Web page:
Although this section does not say in terms that the appeal is to be from the sentence, this is its meaning. It is founded on earlier statutes. Rev. Sts. c. 138, § 1; Gen. Sts. c. 173, § 1; c. 120, § 46; Pub. Sts. c. 155, § 58; St. 1893, c. 396, § 48; and in all of these the express language is that the appeal is to be "from the sentence." In the last revision there was no intention on the part of the commissioners or the Legislature to change the meaning of the statutes in this particular. See also St. 1909, c. 381.
The petitioner having waived his right of appeal, and having requested and accepted a different provision for his benefit, his claim of an appeal six days afterwards, at a subsequent sitting of the court, came too late. Weiner v. Wentworth, 181 Mass. 15 .
The remaining question is whether he had a right of appeal from the finding of the court that he had not performed the condition on which the execution of the sentence was suspended, and from the order revoking the suspension of the execution of the sentence.
The St. 1905, c. 338, amending R. L. c. 220, § 1, which was derived from St. 1900, c. 449, gives a person, convicted of a crime in a police, district or municipal court, an opportunity, if the judge so directs, to have the execution of his sentence suspended, and to be put on probation for such time and on such terms and conditions as the judge determines. One whose sentence is to pay a fine not exceeding $10 and to stand committed until it is paid, has a right, if the judge finds that he is unable to pay the fine at that time, and will not probably default, and that it will not be detrimental to the interests of the public, to have execution of the sentence suspended, and to be placed on probation. One of the conditions of the probation must be that the fine be paid during the period of probation.
We need not determine how far, if at all, the court has power to change conditions in the further disposition of the case, either by a modification of the sentence, or by dismissing the prosecution, or by putting the case on file, if there is a suspension of the execution of the sentence under the first part of this section. See Marks v. Wentworth, 199 Mass. 44 ; Commonwealth v. Lobel, 187 Mass. 288 . The action in the present case was under the second provision, as the sentence was to pay a fine not exceeding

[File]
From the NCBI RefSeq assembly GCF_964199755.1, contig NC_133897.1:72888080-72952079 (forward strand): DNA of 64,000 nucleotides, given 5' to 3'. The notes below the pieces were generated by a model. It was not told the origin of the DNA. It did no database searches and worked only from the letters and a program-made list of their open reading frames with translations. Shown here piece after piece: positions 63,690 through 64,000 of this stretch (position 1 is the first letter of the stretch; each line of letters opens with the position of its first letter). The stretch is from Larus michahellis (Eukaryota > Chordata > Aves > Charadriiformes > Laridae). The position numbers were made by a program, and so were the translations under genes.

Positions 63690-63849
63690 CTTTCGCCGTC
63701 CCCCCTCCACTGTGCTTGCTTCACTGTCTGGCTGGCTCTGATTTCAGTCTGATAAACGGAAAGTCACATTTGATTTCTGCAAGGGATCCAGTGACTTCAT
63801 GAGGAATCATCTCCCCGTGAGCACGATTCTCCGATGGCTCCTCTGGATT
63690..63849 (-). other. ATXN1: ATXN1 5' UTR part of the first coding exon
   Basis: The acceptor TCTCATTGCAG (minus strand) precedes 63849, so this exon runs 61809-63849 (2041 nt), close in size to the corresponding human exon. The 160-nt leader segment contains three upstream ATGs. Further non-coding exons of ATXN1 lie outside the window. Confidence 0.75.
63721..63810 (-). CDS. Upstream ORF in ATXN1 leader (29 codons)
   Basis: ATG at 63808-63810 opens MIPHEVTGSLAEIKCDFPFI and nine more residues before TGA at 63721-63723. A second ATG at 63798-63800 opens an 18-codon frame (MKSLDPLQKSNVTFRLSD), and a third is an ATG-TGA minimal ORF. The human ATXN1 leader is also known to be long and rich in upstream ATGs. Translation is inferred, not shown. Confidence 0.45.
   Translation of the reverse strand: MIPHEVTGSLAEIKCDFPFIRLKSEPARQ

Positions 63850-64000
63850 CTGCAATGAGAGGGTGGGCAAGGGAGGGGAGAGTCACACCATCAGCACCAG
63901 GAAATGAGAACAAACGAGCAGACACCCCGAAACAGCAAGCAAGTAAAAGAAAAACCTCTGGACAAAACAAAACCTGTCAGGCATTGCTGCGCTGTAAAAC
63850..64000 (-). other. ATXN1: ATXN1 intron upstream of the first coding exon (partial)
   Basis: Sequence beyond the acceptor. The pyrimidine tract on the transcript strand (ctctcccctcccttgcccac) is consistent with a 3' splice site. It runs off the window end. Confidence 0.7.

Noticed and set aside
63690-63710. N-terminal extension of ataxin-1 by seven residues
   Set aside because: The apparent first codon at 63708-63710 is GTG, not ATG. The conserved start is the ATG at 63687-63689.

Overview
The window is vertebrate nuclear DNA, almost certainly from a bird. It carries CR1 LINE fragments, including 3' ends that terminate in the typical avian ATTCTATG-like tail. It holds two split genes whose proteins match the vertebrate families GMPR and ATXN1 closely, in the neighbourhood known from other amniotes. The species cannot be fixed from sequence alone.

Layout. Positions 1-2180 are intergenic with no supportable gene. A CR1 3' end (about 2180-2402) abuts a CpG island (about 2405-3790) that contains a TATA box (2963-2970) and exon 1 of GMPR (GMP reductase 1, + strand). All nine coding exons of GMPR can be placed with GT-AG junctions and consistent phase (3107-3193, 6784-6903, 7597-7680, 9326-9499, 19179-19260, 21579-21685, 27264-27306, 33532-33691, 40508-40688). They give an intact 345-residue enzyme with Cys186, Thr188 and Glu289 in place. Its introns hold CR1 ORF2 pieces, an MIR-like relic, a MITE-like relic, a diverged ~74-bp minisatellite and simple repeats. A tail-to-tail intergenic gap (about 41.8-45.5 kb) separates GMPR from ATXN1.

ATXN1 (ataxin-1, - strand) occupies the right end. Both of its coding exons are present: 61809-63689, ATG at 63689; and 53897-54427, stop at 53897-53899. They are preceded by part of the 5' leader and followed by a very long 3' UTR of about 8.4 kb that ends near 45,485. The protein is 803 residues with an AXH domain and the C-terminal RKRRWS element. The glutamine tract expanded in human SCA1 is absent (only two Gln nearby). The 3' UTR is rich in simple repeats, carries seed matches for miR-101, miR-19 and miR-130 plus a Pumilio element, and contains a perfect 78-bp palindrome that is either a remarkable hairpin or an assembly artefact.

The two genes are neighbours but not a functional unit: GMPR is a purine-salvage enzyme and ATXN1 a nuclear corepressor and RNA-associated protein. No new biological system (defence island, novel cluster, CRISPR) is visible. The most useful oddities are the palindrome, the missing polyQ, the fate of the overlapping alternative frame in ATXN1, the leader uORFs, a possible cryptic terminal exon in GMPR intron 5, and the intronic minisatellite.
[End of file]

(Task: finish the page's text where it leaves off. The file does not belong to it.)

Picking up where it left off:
$10, which the petitioner was not able to pay at that time. We are of opinion that the action of the court, which was incidental to statutory proceedings for the benefit of the convicted person after the imposition of his sentence, was not subject to a right of appeal. It is not included in the right of appeal given by the statute. It is not necessary for the protection of the defendant in his right to a trial by a jury. This latter right is fully protected by the power to appeal from the sentence.
Where jurisdiction is given to a court or magistrate by a statute, and there is no provision for an appeal, the decision of the court or magistrate is final. Fletcher v. Bartlett, 10 Gray 491 . Russell v. Goodrich, 8 Allen 150 . Mowry's case, 112 Mass. 394 . Macaig's case, 137 Mass. 467 . Young v. Blaisdell, 138 Mass. 344 . Brown's case, 173 Mass. 498 .
These provisions are all intended for the benefit of convicted persons, and in mitigation of the punishment imposed by a sentence which, in the absence of an appeal, is a conclusive adjudication of their guilt. It is proper to entrust these matters of administration to the court, without a right of appeal. As no such right is given by the statute, the petitioner's claim was properly denied. Brown's case, 173 Mass. 498 . Commonwealth v. Mc Govern, 183 Mass. 238 .
The case was submitted on briefs.
J. W. Sullivan, for the petitioner.
W. S. Peters, District Attorney, for the respondents.